As O. Henry details in "The Cop and the Anthem," Soapy has no desire to take advantage of charity, much preferring to spend the winter months in prison. As the story tells it:
In Soapy's opinion the Law was more benign than Philanthropy. There was an endless round of institutions, municipal and eleemosynary, on which he might set out and receive lodging and food accordant with the simple life. But to one of Soapy's proud spirit the gifts of charity are encumbered. If not in coin you must pay in humiliation of spirit for every benefit received at the hands of philanthropy. As Caesar had his Brutus, every bed of charity must have its toll of a bath, every loaf of bread its compensation of a private and personal inquisition. (O. Henry)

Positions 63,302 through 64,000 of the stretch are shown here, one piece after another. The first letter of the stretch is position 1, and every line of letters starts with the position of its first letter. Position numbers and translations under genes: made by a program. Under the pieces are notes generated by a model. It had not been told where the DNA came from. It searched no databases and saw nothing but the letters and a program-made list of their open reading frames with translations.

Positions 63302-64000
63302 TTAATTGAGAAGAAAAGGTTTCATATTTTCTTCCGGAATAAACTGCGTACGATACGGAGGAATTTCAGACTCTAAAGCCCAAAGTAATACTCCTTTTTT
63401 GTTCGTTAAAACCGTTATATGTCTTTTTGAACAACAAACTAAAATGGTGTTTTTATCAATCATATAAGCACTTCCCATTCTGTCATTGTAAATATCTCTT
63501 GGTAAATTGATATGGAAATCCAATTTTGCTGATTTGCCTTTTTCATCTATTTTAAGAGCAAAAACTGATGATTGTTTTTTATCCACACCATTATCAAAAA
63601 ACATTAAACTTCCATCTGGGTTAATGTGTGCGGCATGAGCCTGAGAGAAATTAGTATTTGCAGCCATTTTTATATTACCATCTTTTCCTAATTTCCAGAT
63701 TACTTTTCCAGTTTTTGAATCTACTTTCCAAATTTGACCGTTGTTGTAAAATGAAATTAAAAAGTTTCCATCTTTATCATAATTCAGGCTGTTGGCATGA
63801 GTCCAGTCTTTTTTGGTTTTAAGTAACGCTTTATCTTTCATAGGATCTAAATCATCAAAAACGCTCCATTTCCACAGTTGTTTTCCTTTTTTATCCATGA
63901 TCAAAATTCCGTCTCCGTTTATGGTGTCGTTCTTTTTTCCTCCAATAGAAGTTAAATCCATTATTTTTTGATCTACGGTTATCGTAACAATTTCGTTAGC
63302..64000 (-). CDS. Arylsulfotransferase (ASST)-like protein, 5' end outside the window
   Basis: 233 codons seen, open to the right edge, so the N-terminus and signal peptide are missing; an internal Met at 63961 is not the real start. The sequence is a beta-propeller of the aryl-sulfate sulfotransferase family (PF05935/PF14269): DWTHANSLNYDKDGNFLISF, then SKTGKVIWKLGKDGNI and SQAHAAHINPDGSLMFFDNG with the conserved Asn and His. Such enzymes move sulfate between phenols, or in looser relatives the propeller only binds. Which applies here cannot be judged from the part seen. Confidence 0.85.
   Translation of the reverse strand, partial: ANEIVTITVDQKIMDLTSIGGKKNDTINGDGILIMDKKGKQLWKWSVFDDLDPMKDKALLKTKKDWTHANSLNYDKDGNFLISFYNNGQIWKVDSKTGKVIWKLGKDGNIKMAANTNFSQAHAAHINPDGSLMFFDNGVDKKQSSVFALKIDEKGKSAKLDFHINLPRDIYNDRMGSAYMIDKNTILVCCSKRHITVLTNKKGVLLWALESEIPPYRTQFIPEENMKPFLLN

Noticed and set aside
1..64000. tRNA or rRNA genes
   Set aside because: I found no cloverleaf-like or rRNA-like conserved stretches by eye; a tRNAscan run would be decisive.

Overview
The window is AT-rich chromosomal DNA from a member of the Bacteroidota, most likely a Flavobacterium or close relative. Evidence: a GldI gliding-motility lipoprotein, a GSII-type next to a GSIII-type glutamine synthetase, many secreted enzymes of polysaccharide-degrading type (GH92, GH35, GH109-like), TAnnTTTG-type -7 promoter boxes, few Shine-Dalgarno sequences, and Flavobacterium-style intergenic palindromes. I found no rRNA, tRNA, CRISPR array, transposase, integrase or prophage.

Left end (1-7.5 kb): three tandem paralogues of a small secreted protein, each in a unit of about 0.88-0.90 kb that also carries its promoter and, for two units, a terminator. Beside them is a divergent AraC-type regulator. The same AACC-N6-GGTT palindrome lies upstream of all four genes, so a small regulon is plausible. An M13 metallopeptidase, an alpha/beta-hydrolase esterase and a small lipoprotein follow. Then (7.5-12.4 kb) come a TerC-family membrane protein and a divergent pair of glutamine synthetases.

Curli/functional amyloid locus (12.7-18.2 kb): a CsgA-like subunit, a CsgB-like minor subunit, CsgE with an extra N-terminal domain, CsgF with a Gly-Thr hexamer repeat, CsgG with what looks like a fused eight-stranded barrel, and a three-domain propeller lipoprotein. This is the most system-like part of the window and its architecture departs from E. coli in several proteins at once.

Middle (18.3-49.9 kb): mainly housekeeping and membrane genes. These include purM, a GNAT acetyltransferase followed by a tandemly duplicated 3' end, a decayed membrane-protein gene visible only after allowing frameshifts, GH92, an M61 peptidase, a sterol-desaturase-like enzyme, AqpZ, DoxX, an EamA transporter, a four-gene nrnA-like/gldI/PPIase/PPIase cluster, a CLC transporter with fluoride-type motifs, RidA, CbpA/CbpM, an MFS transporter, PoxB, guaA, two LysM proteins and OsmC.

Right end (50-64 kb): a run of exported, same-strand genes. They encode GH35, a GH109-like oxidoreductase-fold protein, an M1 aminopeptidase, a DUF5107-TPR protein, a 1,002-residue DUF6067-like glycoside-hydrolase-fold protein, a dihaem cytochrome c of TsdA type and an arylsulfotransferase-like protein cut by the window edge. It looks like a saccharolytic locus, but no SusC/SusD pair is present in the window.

This excerpt describes Soapy's outlook on charity. Soapy is proud, first of all, too proud to accept charity. Additionally, he tends to view charity as humiliating by its very nature. There is a sense here, especially in that last sentence, by which the acceptance of charity opens a person up to judgment, on the part of the people who are offering that charity. Soapy himself would rather do without this experience, and so he figures that it would be more agreeable to get himself arrested, and spend the winter months in jail.